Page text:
Not for the first time in the past decade, Spain have given joy to a dried-up tournament. And not for the first time Andres Iniesta, the man hailed as Saint Andres, is at the heart of it.
Shortly after half-time in Nice, on the south coast of France, Iniesta orchestrated a wave of beauty that washed over the Turkish team.
Twenty-one passes flowed from foot to foot, and six of them passed through Iniesta. The Turks could not track his movement, let alone intercept him.
Iniesta's coup de grace was to thread the ball through the remnants of Turkey's back line. His Barcelona team-mate Jordi Alba read the pass, and set up Alvaro Morata to strike the third goal and finish off Turkey.
The scoring was over because Spain effectively declared at 3-0. Turkey's manager Fatih Terim raged about his players "throwing in the towel". Turks in the crowd whistled derisively at one of their players (also a Barcelona player, Arda Turan) and let off fireworks towards the end.
Iniesta is sitting in the centre, where Xavi reigned. He's orchestrating like Xavi orchestrated. But Iniesta is Iniesta, he can't entirely erase from his personality the instincts to make spectacular dribbles, or split a defence with slide-rule precision.
But, while worrisome in terms of what is supposed to be watertight anti-terrorist security at the stadium entrances, this was not the destruction of Russian and the English hooligans. It was also not the internecine flare-up between rival Croatian fans that disfigured Friday's earlier game between Croatia and the Czech Republic.
No indeed. There was a spell towards the end when the Spanish supporters started a Mexican wave, and the Turks actually took up the wave and kept it moving around the stadium.
Spaniards then stood and applauded Turks for having the sportsmanship to share in the fun while their team were so outclassed on the field.
There has been much more of that over in the United States, where American audiences were thrilled by a Lionel Messi hat-trick in Chicago, and by an extraordinary solo goal by Mexico's Jesus "Tecatito" Corona - a "golazo" - in which he took on all by himself the entire Venezuelan defence in Houston.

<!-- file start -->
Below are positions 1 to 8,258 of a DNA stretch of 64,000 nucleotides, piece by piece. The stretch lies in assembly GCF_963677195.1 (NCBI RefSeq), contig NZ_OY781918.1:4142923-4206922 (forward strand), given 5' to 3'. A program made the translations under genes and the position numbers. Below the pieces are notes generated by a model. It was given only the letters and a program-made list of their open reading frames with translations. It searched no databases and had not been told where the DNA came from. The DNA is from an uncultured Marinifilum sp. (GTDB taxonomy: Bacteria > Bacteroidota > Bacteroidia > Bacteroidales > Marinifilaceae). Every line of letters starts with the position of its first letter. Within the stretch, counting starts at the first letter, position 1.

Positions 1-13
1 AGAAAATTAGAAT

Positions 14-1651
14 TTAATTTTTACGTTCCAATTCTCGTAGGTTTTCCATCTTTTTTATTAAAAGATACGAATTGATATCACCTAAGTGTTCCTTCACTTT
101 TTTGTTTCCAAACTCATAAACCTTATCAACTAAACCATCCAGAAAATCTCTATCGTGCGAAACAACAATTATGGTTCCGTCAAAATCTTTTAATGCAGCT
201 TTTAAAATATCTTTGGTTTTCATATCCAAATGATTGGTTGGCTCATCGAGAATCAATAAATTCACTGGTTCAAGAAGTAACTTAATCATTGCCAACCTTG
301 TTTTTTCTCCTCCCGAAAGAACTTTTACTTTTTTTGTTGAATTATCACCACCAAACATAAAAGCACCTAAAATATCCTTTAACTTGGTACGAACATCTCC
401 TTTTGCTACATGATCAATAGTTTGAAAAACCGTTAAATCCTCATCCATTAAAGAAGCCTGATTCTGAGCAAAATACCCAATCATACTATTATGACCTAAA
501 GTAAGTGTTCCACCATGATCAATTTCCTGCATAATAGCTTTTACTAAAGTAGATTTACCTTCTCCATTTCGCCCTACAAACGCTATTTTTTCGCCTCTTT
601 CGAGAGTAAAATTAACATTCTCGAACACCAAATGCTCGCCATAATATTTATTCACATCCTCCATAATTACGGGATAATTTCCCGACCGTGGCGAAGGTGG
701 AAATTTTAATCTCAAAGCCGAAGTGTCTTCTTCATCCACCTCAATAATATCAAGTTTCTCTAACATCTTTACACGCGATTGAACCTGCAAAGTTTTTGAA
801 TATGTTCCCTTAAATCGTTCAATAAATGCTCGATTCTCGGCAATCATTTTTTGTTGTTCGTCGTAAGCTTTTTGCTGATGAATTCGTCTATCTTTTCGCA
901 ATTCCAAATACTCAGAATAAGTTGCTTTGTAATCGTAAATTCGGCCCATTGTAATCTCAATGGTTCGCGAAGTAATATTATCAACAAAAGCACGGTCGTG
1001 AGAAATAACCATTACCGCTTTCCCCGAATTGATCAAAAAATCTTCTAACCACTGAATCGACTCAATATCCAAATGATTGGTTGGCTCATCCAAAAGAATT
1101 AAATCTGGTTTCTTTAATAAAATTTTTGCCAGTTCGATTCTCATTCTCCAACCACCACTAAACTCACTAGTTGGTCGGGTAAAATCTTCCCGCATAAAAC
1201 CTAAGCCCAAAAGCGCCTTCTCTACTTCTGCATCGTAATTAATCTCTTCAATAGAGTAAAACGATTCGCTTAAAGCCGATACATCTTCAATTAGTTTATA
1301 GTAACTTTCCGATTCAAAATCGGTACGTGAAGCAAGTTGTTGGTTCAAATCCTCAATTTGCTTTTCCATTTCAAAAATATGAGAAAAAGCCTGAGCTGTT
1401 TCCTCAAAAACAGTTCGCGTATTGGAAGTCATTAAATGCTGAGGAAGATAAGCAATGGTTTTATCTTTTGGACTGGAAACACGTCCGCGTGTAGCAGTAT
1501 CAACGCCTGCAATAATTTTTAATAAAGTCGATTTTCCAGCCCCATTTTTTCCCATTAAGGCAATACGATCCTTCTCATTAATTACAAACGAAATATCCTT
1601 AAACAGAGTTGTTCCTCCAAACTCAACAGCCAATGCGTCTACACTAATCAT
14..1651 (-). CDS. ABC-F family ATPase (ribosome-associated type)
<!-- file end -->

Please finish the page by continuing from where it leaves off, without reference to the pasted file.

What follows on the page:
Americans are not used to seeing the real thing, the beauty of Latin American football even if this Copa America Centenario is actually an excuse to play an out-of-sequence and out-of-continent extra South American Championship in the land of the big bucks.
But don't let me be cynical again. There has been more than enough of that in the world of sport this month, and for too many months.
Back to the joy, and the significance of it. And back to Spanish football.
After the total flop of the 2014 World Cup, Spain did something few other nations do nowadays. It persuaded the coach, Vincent del Bosque, to remain and to rebuild.
Del Bosque said on Friday: "From 2008 to now, we have lost some of the most important players in the history of Spanish football. We are on the right path but we haven't won anything yet."
Those important players include Iker Casillas, the ageing but still available goalkeeper, now replaced by David de Gea. They include the he-man central defender Carles Puyol, the midfield duo Xabi Alonso and Xavi Hernandez, and the strike force of David Villa and Fernando Torres.
Replacing that core of the team might finish most countries. More than any other, Xavi was the key player, the midfield passing master who was like a metronome of consistency throughout a decade.
Iniesta was at his side, but Iniesta was free to bewitch opponents with his dancing footwork, his quicksilver darts and his ability to pick a pass higher up the field from where Xavi controlled the pace.
Now, though, Iniesta is sitting in the centre, where Xavi reigned. He's orchestrating like Xavi orchestrated. But Iniesta is Iniesta, he can't entirely erase from his personality the instincts to make spectacular dribbles, or split a defence with slide-rule precision.
We all saw that Alba was offside in the build-up to that third goal. Should we care? Should we want to annul the finest team goal we are likely to see this summer because one of nine men who took part in the move was momentarily offside? Not me, thank you.
Del Bosque said afterwards that his team have won nothing yet at this event, but that they were effective in finishing off their creativity.
Effectiveness is paramount. Italy in two games so far have won both by absorbing the attacks of opponents and hitting on the break.
Fine, it's a legitimate way to win a title. The breakthrough goals by Emanuele Giaccherini against Belgium, and by the Brazilian-born Eder against Sweden, were acts of beauty in a team who pragmatically know how to win.
Spain give us more because their beautiful technical style is like water on a parched tongue. And Spain, at this moment, are making the strides that Germany, the world champions, are not doing.
Both are national teams that play, or played, the "false No. 9" tactic of not really having a centre-forward but hitting opponents by stealth.
It is, if you like, the Pep Guardiola system devised at Barca. I love it, but there comes a time when others work out how to defend against it.
Both Germany and Spain brought to this Euro much more orthodox, target-man players. Germany have kept their "No. 9" Mario Gomez on the bench, persisting with the small, and thus far not very successful, Mario Gotze.
It is as if Joachim Low cannot bring himself to be retro and to put in an old-fashioned central striker. Maybe Germany 0 Poland 0 will make him think again.
Del Bosque, by contrast, put two new attackers into his line-up. Nolito plays on the left, a bustling forager in the mould of David Villa.
Up top, Alvaro Morata, 1.9m tall, is more of an old-fashioned target man. Nolito scored against Turkey, Morata scored twice.
Spain have moved on, without sacrificing their mesmerising keep-ball strength. Germany will probably go through as well, but take a while longer to wake up and smell the coffee.